Showstopper! the improvised musical is a highly entertaining show which promises a brand new musical every night, improvised on the spot by its company. The premise is simple: a theatre producer has just 70 minutes to produce a musical on the spot and invites the audience to make suggestions for the theme of the show, its title and a number of musical styles to be incoporated into the show.
On this night at the Leicester Square Theatre, we were treated to T-Rexctasy, a tale of love and dinosaurs, featuring songs in Disney, Sondheim and country and western styles amongst others. It was extremely silly, and lots of fun, and you soon realise that the story, such at it is, really isn’t that important and the joy of this is in watching the performers interact and bounce off each other in entertaining and often hilarious ways. Lucy Trodd was the star of this particular show, but Ruth Bratt and Adam Meggido as a double act and Pippa Evans made a very funny group of villagers and all of the performers were on fine form. NB: If you do go, do make lots of suggestions as it makes it more fun, and they thrive off responding to the curveballs people throw at them, plus you only get to make suggestions at the beginning. Continue reading “Review: Showstopper! The Improvised Musical”
Speaking in Tongues is the second play by Australian playwright Andrew Bovell to open in recent months in London, following the Almeida’s production of When The Rain Stops Falling. That play was well-received, rapturously so by yours truly, and this play was made into a film in 2001 called Lantana which happens to be one of my all-time favourite films, so safe to say I was somewhat looking forward to this production opening in the West End at the Duke of York’s theatre.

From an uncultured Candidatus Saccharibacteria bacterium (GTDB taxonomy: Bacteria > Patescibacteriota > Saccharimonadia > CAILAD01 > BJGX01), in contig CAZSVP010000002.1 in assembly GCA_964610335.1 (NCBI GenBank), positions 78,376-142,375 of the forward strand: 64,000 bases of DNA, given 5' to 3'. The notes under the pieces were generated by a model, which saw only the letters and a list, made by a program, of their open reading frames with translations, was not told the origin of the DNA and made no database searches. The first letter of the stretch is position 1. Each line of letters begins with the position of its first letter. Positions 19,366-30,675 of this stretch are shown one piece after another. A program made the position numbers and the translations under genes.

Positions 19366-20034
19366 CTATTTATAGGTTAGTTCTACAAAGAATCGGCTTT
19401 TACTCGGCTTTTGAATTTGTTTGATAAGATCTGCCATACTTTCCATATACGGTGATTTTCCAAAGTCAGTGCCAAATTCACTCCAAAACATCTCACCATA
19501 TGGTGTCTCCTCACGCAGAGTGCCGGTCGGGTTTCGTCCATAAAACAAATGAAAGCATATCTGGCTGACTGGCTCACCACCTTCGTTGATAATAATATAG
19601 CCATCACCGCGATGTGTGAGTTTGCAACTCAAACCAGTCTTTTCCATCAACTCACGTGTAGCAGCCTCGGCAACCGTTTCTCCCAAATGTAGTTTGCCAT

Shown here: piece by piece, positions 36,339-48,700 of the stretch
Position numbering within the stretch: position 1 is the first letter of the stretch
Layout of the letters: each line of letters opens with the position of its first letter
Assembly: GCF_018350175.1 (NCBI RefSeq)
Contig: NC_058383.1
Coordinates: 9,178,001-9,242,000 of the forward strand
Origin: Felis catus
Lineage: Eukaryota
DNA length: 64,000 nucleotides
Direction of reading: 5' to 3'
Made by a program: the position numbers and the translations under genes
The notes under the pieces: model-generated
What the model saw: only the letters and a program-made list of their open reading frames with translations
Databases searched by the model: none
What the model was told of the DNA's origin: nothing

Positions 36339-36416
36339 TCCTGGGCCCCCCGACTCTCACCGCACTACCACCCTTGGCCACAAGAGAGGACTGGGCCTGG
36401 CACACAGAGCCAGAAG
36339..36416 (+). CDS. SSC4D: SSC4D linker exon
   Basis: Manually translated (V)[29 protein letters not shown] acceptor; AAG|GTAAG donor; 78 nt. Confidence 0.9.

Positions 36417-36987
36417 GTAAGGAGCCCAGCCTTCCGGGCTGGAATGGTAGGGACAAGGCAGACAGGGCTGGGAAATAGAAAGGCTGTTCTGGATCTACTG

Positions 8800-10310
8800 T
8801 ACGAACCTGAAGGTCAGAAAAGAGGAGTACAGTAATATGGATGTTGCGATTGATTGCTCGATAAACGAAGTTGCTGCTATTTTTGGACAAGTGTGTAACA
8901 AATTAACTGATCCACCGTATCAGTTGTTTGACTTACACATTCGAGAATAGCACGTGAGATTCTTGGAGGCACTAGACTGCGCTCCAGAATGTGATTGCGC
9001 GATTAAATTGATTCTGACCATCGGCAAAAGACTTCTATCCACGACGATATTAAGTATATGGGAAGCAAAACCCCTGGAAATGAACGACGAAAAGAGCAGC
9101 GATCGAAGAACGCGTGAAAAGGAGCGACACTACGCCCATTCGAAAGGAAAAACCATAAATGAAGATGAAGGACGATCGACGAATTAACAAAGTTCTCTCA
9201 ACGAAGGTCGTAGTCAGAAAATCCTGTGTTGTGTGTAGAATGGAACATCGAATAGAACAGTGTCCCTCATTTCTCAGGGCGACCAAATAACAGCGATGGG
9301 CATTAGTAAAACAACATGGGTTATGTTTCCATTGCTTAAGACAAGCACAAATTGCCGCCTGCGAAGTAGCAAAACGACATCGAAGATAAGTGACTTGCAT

Ostensibly, this play is centred around the disappearance of a woman and the subsequent police investigation, but in reality it is much more about the fragility of human relationships and the ways in which we betray each other. Nine characters feature in Speaking in Tongues in a tangle of adulterous liaisons, betrayals, unexpected connections, confessions and interviews. These are all presented in a variety of formats which may take the viewer by surprise especially with a big shift as the second half starts, but stick with it as it does all become clear. Continue reading “Review: Speaking in Tongues, Duke of York’s”
I had to think a while before posting about my experience here on Saturday night, but ultimately I have been convinced that it is the right thing to do. The late night cabaret shows have been a semi-regular feature at the Delfont Room in the Prince of Wales theatre for a while now, and have starred other such luminaries as Janie Dee, Hannah Waddingham and the cast of Avenue Q. This Saturday saw the turn of Gina Murray and Anna-Jane Casey to take the stage, but it was not to be an enjoyable evening for me.
One or two numbers into the show, Anna-Jane Casey launched into a joke about country & western music and a group of deaf men, which was accompanied by I assume what she considered to be an amusing impersonation of how deaf people talk, which was then repeated several times. Ironically, I don’t even know what the punchline of the joke was since Ms Casey’s delivery was not sufficiently good to reach the side of the room, and the laughs that were being generated as much from her impersonations as the content drowned her out. Continue reading “Review: Gina Murray & Anna-Jane Casey, Late Night Cabaret at the Delfont Room”
Despite its name, Prick Up Your Ears is actually billed as a new play by Simon Bent, which uses Joe Orton’s diaries and John Lahr’s biography to take a closer look at the private lives of the playwright Joe Orton and his lover Kenneth Halliwell. Starting in 1962, the play follows the journey of the two men who dreamt of dominating the literary world together and how their paths took wildly differing turns, culminating in a brutal and tragic end.